Self-employment might sound like a dream to some people. Charging your desired hourly or daily rate, only working the projects you want to and enjoying life might be some of the thoughts people associate with self-employment. In most cases, the reality looks quite different.
Where to start?
Depending on what field you want to be self-employed in, you should get a so-called ‘Gewerbeschein’ (which translates to trade certificate) and a ‘Steuernummer’ (tax number) from your local ‘Finanzamt’ (German tax office). Not all jobs require a Gewerbeschein, but those jobs who don’t do are normally predefined (such as attorney or doctor). Here is a list of some jobs that don’t require a Gewerbeschein . Before you obtain your tax number, you have to fill out a Fragebogen zur steuerlichen Erfassung , which is a survey, by which the German tax office wants to gather some basic information about your business, so they know, how they should classify you. Don't be scared of that short survey. While it might sound inundating, you can always find help with answering the questions; you can visit the Finanzamt in person, ask via phone or find a tax consultant.
You should ask yourself in general, how you want to go about taxes in the future. Do you want to prepare them yourself or find a tax accountant (from the beginning)? Outsourcing your taxes might save you some time, but will also cost you money. Depending on how well your knowledge of the German language is, finding someone to help you professionally with taxes can be a good idea. Depending on your job, there might be a chamber or other professional association you have to join. If you need a Gewerbeschein, you will also join the IHK (Industrie- und Handelskammer, which translates to chamber of industry and trade) by default. However, you only have to pay membership fees once you make more than 5.200 Euros per year. If your company does not have to be registered in the commercial register (Handelsregister) or if your yearly revenue does not reach more than 25.000 Euros, you also do not have to pay the basic fee for the first two years and the levy for the first four years. In addition, you might also have to be (board) certified to work certain jobs in Germany. This does apply for jobs like physician and attorney, but also some other jobs like craftsman.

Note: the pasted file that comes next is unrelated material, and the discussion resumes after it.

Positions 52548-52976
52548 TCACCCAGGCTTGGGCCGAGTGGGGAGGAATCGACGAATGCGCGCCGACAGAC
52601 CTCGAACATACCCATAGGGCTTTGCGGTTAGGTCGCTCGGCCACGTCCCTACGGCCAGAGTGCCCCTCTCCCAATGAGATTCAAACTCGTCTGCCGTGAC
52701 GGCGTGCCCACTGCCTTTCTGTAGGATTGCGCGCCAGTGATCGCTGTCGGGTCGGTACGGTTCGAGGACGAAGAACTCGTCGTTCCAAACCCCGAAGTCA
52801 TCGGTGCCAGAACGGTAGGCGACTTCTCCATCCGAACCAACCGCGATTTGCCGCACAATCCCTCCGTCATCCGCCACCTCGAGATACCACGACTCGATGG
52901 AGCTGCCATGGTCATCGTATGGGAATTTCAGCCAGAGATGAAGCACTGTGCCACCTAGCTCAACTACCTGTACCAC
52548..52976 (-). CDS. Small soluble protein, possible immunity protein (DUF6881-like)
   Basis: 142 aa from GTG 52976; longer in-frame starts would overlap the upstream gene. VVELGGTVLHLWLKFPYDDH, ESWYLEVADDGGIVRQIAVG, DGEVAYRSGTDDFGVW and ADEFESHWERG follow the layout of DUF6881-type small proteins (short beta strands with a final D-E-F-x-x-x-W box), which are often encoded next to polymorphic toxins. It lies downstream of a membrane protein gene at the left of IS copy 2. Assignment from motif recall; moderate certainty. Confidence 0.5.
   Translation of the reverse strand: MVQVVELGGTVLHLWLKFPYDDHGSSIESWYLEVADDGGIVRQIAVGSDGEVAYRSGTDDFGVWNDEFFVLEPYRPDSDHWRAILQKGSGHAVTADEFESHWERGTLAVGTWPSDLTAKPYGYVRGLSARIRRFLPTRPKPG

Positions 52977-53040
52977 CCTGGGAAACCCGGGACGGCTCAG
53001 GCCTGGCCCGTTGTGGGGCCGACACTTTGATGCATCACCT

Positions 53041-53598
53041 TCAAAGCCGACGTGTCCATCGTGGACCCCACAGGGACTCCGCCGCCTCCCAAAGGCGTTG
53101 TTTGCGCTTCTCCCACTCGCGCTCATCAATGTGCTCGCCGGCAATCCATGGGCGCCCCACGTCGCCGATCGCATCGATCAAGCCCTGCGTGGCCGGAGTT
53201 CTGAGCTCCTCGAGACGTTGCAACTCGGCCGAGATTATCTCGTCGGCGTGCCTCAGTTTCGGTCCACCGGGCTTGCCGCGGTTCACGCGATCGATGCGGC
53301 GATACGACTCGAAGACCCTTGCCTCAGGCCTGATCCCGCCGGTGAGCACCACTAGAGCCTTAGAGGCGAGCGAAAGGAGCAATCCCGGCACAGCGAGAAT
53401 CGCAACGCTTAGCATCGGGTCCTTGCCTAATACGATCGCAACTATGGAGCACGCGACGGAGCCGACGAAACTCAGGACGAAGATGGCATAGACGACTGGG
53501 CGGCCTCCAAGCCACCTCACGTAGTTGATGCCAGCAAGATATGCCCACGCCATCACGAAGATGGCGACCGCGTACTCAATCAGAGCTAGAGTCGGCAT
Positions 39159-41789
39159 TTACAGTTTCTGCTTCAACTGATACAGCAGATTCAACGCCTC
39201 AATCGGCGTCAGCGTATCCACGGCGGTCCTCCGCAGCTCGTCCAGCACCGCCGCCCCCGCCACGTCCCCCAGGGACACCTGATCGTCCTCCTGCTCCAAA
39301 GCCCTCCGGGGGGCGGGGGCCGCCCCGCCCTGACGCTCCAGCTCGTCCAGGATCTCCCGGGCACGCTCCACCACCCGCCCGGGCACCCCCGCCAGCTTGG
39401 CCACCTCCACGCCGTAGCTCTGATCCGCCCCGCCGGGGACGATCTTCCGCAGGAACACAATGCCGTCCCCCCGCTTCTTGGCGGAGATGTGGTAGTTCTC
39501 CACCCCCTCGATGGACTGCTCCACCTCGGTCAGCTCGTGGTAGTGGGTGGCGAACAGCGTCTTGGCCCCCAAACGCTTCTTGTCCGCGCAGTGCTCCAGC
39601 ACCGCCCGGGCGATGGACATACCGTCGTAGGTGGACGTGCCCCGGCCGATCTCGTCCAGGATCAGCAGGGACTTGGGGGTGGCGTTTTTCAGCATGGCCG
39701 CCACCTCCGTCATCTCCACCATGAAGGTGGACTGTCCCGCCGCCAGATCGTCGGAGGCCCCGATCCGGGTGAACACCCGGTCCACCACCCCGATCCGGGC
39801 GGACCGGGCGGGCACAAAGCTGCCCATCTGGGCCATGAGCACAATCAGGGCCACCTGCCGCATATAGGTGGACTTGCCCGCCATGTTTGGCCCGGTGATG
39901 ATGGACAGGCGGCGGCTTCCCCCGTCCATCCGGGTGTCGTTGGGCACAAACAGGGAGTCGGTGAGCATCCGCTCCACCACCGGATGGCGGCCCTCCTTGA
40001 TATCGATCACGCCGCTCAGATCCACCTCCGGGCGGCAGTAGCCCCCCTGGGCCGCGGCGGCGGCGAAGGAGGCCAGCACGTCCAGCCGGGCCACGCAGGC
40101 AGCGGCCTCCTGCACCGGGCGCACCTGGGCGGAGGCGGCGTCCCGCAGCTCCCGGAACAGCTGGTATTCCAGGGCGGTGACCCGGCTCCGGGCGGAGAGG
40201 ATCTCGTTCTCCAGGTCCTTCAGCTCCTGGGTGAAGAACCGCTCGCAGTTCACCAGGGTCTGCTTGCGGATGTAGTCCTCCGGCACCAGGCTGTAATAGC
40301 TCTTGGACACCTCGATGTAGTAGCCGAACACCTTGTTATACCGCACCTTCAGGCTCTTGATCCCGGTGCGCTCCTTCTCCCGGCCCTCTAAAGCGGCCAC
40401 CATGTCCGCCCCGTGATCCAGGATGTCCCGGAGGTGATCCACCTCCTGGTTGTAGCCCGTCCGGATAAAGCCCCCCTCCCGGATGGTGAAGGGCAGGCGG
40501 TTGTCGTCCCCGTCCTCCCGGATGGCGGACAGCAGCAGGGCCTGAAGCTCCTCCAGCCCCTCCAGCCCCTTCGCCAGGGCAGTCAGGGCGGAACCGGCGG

Should I become an ‘eingetragener Kaufman’, a ‘GmbH’, an ‘AG’, a ‘UG’, a ‘Limited’ or something completely different?
There are quite a few business forms to choose from. Some forms offer a little more liability protection, but require more capital upfront. If you want to freelance, it could be fine to just register yourself as a freelancer and get a Steuernummer. If you work with a number of people and have plans to grow quickly, it might make sense to choose a different option. The UG is somewhat of a German equivalent to the British Limited ; you can start it with just a few Euros (not including possible fees for attorneys or other consultations). A GmbH (Gesellschaft mit beschränkter Haftung, which translates to company with limited liability) requires 25.000 Euros in corpus, of which at least 12.500 Euros have to be in the company’s bank account when the company is formed. An AG (Aktiengesellschaft, which translates to stock company) requires 50.000 Euros in corpus. Both can limit the liability of the companies to the business assets. But Germans are not as litigious as other nations and there are also insurances for freelancers available that help them in case someone wants to hold them liable, as well as with legal expenses. A GmbH and an AG also require more legal and business paperwork, for which you might have to pay an expert as well.